“What like sandwiches, crisps and a banana?”
“Not exactly, Amanda,” Aoi told her, “it is considered an art form, the appearance as important as the tastes, come there is a store a couple of streets way, we can eat in Sento Gosho gardens.”
“You want an octopus, Gabs?” the Dark One offered.
My limited amount of Japanese knowledge at least armed me with the fact that the ‘octopus’ was actually a sort of sausage.
“Octopus?” Mand exclaimed, “urgh!”
“Sure,” I replied, “You want a prawn Mand?”
Aoi had selected four pre packed bento with a mixture of different stuff for us to try. Of course the staple of sticky rice was present in all of them along with the aforementioned sausage, prawns, pork balls and an assortment of other stuff I couldn’t directly identify. Aoi happily tucked in using her disposable chopsticks; we quickly resorted to fingers, as it was quicker!
“So what now?” Jules asked our chaperone as we cleared up from our late lunch.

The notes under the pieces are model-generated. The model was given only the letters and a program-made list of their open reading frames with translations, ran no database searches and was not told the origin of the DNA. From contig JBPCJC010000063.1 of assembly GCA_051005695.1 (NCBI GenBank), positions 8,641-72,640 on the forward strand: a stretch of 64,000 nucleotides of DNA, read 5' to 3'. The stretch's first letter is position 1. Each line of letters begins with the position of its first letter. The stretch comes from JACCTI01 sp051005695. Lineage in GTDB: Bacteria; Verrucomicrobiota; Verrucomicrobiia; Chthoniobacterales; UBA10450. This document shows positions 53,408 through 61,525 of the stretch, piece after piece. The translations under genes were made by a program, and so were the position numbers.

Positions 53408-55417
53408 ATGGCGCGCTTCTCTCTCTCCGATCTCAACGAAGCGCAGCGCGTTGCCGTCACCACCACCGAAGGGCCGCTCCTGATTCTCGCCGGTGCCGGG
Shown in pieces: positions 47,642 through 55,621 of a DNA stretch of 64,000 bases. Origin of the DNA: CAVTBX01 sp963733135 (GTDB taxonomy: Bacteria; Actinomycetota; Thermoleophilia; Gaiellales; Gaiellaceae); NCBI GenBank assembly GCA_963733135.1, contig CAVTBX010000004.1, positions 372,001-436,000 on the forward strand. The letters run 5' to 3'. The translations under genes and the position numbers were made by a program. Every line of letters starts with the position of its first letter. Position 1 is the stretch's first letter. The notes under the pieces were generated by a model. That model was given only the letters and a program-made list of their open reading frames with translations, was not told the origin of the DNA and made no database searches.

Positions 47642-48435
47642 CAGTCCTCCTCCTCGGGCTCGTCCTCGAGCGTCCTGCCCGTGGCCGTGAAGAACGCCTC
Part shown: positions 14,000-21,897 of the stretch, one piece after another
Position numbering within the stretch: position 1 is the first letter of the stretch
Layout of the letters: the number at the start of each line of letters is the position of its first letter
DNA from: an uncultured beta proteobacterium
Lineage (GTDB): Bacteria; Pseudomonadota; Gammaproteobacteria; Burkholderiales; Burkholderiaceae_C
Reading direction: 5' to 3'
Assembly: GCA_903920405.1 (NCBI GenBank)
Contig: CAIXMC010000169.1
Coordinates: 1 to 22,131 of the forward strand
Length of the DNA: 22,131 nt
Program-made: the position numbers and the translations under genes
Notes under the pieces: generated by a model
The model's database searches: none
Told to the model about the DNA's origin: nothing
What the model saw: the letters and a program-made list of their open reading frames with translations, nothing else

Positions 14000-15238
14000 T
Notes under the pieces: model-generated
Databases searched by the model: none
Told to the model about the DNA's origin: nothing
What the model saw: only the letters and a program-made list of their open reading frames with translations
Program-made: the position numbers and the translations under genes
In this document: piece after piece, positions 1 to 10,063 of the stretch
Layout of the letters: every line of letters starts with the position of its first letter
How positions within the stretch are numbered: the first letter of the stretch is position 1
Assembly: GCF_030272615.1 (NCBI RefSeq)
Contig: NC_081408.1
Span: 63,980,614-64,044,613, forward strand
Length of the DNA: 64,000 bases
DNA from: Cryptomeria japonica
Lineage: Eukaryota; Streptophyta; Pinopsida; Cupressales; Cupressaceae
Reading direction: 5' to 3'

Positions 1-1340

“We can take a look at the Imperial Palace then I have another surprise lined up.”
Apart from a couple of sore toes, Aoi hadn’t done us wrong yet.
The palace, Gosho, was pretty impressive but there again the same can be said about every other building in this city. We made our way out of the park and headed across Marutamachi Dori into Nakagyo-Ku district.
“So where are we going?” I enquired.
Aoi stopped and pointed off the street, “Here!”
‘Here’ according to the name on the side of the building was ’Kyoto Manga Museum’.
“Really?” Jules queried.
“Oh boy, what are we waiting for?”
Aoi chuckled as she and the others followed former geisha Gaby to the museum entrance.